Using Nervous System Science to Help Coaching Clients Locate Creative Energy Reserves
We used to picture that our nervous systems created one continuum of energy within our bodies, ranging from highly active states to sluggishly passive states. New science helps us see that we actually have two different types of nervous system functioning—one for when we feel safe and another for when we face life-threatening danger.
Looking back in time, we can recognize the creativity that blossomed during the Renaissance period in Europe when people sensed safety again following the bubonic plague. The return to safety after a time of great danger creates such a sense of relief that we might picture a renaissance period as an “up time” and a plague period as a “down time.” But looking more closely, we begin to recognize that both times had their own unique versions of ups and downs.
In a renaissance period, we feel safe to fail. We feel free to invite inspiration, to experiment and to have many of our experiments fail as a natural part of the path of discovery. We probably do not like the disappointment that accompanies failure, but we sense that learning to move through disappointment has value.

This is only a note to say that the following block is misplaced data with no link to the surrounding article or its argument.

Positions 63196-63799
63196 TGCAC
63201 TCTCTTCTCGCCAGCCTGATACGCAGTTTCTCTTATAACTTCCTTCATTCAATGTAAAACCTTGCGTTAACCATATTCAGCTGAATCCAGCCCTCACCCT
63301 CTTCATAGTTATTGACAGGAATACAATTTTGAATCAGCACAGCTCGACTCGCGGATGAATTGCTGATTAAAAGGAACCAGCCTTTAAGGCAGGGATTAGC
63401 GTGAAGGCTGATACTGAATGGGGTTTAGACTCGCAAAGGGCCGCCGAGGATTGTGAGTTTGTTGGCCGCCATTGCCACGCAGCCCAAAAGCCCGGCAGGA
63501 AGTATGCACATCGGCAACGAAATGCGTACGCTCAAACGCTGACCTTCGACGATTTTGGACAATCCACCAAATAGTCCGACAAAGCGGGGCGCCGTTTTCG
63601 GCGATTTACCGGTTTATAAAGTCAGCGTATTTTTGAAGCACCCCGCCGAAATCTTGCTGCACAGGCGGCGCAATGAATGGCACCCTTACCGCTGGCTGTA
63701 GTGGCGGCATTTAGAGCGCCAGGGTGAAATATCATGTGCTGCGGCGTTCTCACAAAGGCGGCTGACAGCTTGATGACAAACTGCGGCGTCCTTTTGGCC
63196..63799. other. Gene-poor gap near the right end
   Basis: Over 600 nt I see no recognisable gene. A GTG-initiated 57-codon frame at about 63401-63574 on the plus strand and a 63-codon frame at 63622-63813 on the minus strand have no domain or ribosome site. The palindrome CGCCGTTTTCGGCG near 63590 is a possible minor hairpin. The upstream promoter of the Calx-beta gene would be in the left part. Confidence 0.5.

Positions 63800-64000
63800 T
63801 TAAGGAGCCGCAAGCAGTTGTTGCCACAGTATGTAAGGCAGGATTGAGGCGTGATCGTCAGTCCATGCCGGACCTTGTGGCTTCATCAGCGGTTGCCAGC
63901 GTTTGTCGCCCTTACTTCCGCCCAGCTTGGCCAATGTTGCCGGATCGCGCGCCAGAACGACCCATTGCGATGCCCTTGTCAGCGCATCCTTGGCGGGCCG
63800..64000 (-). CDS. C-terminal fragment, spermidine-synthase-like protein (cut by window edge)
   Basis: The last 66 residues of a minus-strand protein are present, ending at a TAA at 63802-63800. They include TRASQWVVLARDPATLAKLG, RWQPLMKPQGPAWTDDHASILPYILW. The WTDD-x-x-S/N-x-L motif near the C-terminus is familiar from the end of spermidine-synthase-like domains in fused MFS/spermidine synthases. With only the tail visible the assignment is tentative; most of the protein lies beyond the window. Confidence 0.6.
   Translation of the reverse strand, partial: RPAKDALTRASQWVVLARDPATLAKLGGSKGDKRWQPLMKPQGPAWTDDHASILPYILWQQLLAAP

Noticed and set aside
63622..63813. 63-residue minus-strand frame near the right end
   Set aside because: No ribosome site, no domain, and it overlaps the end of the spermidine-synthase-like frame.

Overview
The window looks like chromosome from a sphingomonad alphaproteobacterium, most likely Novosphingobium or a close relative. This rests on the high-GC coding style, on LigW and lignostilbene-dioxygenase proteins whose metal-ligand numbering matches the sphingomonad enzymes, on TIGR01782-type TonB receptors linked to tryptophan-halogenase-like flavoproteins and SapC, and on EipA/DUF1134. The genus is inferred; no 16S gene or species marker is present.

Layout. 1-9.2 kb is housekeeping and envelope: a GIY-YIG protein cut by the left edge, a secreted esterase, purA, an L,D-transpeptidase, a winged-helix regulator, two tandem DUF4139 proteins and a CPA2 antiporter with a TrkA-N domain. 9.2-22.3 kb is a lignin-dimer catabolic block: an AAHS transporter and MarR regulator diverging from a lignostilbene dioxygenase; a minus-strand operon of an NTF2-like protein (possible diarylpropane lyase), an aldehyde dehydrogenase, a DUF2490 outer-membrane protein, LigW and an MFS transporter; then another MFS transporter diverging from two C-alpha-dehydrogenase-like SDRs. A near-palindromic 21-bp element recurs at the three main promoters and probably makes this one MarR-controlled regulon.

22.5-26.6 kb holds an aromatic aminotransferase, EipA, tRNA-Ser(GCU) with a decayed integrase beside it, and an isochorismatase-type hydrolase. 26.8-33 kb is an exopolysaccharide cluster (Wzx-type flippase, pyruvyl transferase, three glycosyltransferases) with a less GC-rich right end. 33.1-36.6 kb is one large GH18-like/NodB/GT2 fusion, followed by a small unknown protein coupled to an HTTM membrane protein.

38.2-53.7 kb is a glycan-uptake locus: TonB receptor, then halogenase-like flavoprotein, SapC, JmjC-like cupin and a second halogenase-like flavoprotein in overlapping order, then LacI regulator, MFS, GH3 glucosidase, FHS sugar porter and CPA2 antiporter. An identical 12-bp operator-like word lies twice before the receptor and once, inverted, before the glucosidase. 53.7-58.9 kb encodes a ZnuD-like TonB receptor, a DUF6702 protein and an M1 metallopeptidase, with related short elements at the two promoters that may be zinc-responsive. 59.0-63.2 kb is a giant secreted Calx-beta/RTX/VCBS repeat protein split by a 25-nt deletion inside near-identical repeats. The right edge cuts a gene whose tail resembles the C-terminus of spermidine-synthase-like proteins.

Plague times bring rising and falling feelings too, but the rises and falls have a very different quality than the ups and downs in a renaissance period. A time of plagues brings huge swings between furious efforts to force solutions and a foggy kind of robotic survival.
Because we experience renaissance times as good times and plague times as bad times, we can focus on the growth that is possible during the renaissance times and imagine constant growth as good. We begin to believe that constant growth is a sign of health when it is not. In the body, constant growth is cancer. What is good about renaissance times is the sense of freedom to have growth and decline. In renaissance times, we feel freedom to both succeed and fail.
As science helps us have a more accurate picture of nervous system functioning, we can encourage clients out of plague mentality and into renaissance mentality by offering assurance that failure is an important step toward discovery. Inventors fail many times on their path to creating products and services.
Frantic effort to force constant growth breeds fear of failure—plague mentality. Desperately groping for solutions elicits nervous system functioning that exists in our bodies for times when we are trapped by a predator. When facing predators, we first shoot into fight-or-flight response. Fight/flight offers short-term superhuman ability, but that energy is not sustainable. When we are not able to create solutions by desperate fighting or fleeing, we shut down bodily functioning. We move into dissociative states resulting in a lack of presence.
The post Using Nervous System Science to Help Coaching Clients Locate Creative Energy Reserves first appeared on Library of Professional Coaching.